India will boldly go to Venus for the first time and re-visit the Red Planet very soon.
Buried and hidden in the hundreds of pages of the new format electronic budget documents, is the first formal acknowledgement by the government about these two new bold inter-planetary sojourns to Earth’s immediate neighbours.
This uplifting news comes ahead of the Indian Space Research Organisation (Isro) attempting to undertake its mega launch where it will drop off into space not one, two or three but a full load of 104 satellites+ in space in a single mission.
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No other country has ever tried to hit a century in a single mission. The last world record is held by Russia which in 2014 rocketed 37 satellites in a single launch using a modified inter-continental ballistic missile.
If all goes according to plan, on the morning of February 15, Isro will hurl into space using the Polar Satellite Launch Vehicle (PSLV) three Indian satellites and a 101 small foreign satellites.
India is hoping to better the previous world record by a whopping two-and-a-half times. Isro, considered the new kid on the block in the multi-billion dollar world launcher market, hopes to set an enviable benchmark for the space fairing nations.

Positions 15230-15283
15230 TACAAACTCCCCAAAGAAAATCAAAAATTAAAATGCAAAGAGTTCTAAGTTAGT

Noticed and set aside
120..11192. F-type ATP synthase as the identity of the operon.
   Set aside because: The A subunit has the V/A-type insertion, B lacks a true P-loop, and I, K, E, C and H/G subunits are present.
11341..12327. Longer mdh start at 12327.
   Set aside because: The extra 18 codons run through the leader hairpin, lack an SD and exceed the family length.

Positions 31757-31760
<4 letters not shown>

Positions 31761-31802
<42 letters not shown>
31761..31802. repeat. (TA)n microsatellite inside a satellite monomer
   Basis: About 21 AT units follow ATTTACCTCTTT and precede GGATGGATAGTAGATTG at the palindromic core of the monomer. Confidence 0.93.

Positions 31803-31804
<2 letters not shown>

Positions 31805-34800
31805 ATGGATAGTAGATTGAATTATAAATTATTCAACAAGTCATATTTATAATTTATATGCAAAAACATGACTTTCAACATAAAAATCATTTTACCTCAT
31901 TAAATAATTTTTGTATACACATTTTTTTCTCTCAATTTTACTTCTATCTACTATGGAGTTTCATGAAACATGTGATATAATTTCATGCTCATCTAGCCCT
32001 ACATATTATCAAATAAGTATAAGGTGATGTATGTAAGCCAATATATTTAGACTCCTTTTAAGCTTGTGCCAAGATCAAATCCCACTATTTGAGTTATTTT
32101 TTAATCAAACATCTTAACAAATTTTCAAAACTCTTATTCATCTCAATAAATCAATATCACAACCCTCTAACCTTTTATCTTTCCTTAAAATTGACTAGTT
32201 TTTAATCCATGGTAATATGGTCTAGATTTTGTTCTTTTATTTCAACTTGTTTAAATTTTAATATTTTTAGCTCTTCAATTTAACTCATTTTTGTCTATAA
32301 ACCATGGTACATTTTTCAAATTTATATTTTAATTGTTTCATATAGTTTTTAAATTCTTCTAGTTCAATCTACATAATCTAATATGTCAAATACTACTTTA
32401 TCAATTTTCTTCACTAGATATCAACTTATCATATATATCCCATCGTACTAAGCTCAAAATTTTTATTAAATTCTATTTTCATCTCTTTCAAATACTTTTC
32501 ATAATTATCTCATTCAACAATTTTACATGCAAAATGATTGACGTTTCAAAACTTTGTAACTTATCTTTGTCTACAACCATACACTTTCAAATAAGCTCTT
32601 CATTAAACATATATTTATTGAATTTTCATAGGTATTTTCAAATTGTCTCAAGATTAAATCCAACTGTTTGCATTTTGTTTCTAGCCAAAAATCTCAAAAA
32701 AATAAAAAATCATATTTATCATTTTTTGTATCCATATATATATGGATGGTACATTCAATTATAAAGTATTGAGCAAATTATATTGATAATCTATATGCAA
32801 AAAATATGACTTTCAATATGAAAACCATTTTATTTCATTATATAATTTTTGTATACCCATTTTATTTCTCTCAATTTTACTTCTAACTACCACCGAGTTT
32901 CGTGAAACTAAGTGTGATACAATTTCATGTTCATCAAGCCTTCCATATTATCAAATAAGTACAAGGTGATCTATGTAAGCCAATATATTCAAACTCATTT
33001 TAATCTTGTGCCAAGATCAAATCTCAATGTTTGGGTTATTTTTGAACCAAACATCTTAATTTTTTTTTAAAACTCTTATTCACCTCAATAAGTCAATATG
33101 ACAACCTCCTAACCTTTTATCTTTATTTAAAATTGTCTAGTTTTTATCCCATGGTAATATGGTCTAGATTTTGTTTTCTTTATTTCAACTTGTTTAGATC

Prime Minister Narendra Modi’s love affair with space is quite evident. The government, it seems, is rather pleased with the Indian space agency as finance minister Arun Jaitley gave the department of space a whopping 23 per cent increase in its budget. Under the space sciences section, the budget mentions provisions “for Mars Orbiter Mission II and Mission to Venus”.
The second mission to Mars is tentatively slated for in 2021-2022 timeframe and as per existing plans it may well involve putting a robot on the surface of the Red Planet.
While India’s first mission to Mars undertaken in 2013 was a purely Indian mission, the French space agency wants to collaborate in making the Mars rover.
The second Indian mission to Mars is likely to be all about doing good science since the first one had a nationalistic streak on it in trying to beat China to the orbit of Mars which the Mars Orbiter Mission (MOM) did magnificently.
India’s maiden mission to Venus, the second planet of the Solar System named after the Roman goddess of love and beauty, is in all probability going to be a modest orbiter mission.
Watkins said a mission to Venus is very-very worthwhile as so little is understood about that planet and Nasa would definitely be willing to partner in India’s maiden voyage to Venus.
Towards that, Nasa and Isro have already initiated talks this month on trying to jointly undertake studies on using electrical propulsion for powering this mission.
India’s original inter-planetary dreamer K Kasturirangan, former chairman of Isro, says, “India should be part of this global adventure and exploring Venus and Mars is very worthwhile since humans definitely need another habitation beyond Earth.”